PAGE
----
In the past decade, we have seen a staggering rise in the number of data breaches—episodes in which sensitive information such as names, email addresses, Social Security numbers, bank account numbers, account passwords, credit or debit card numbers, and health records, are exposed either inadvertently or as the result of third-party theft. A leading resource chronicling this phenomenon—the Privacy Rights Clearinghouse—has kept a running tally of all reported breaches since January 2005. To date, almost one billion records have been compromised in 4,419 separate breaches, affecting all types of industries. Chronology of Data Breaches, Security Breaches 2005–Present (updated Dec. 31, 2013). While not all of these breaches are the work of bad actors, data breaches have become a big business for criminal enterprise; some estimates indicate that the cyber crime economy is more lucrative than the drug economy. Andrea M. Matwyshyn, Introduction to Harboring Data: Information Security, Law, and the Corporation 3, 4–5 (2009).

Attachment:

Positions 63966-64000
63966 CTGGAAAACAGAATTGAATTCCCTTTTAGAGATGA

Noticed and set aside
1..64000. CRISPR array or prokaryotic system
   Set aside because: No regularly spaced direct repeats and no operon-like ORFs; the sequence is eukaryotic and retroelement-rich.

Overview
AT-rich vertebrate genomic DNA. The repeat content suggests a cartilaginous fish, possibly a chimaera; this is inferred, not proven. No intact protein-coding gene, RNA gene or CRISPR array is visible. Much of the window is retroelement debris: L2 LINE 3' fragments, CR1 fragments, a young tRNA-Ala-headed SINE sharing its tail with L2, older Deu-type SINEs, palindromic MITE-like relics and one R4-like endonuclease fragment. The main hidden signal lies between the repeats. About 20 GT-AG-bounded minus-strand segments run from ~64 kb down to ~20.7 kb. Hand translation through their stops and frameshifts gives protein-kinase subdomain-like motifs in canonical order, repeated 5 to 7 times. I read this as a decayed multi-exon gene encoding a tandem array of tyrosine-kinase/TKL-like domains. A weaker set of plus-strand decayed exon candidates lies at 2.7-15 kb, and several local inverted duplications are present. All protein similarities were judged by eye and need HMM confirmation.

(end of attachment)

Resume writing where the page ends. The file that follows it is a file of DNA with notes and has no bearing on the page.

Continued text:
The ubiquity of data breaches and the large number of individuals affected in any given breach invite class litigation. Initially, the plaintiffs’ theory of injury rested solely on the increased risk of some downstream harm (for example, identity theft and account fraud), and complaints did not include allegations of immediate, concrete injury suffered. Courts were reluctant to allow litigation to survive past the pleadings stage, holding that plaintiffs who had their personal or financial information stolen by criminal third parties—but who alleged no further harm—did not sufficiently plead an injury to satisfy either Article III standing or, if properly pled, injury material enough to sustain a negligence claim. Clapper v. Amnesty Int’l USA, 133 S. Ct. 1138 (2013), further seemed to prevent data breach plaintiffs from surviving a standing challenge. The trend of dismissal at the pleadings stage continued.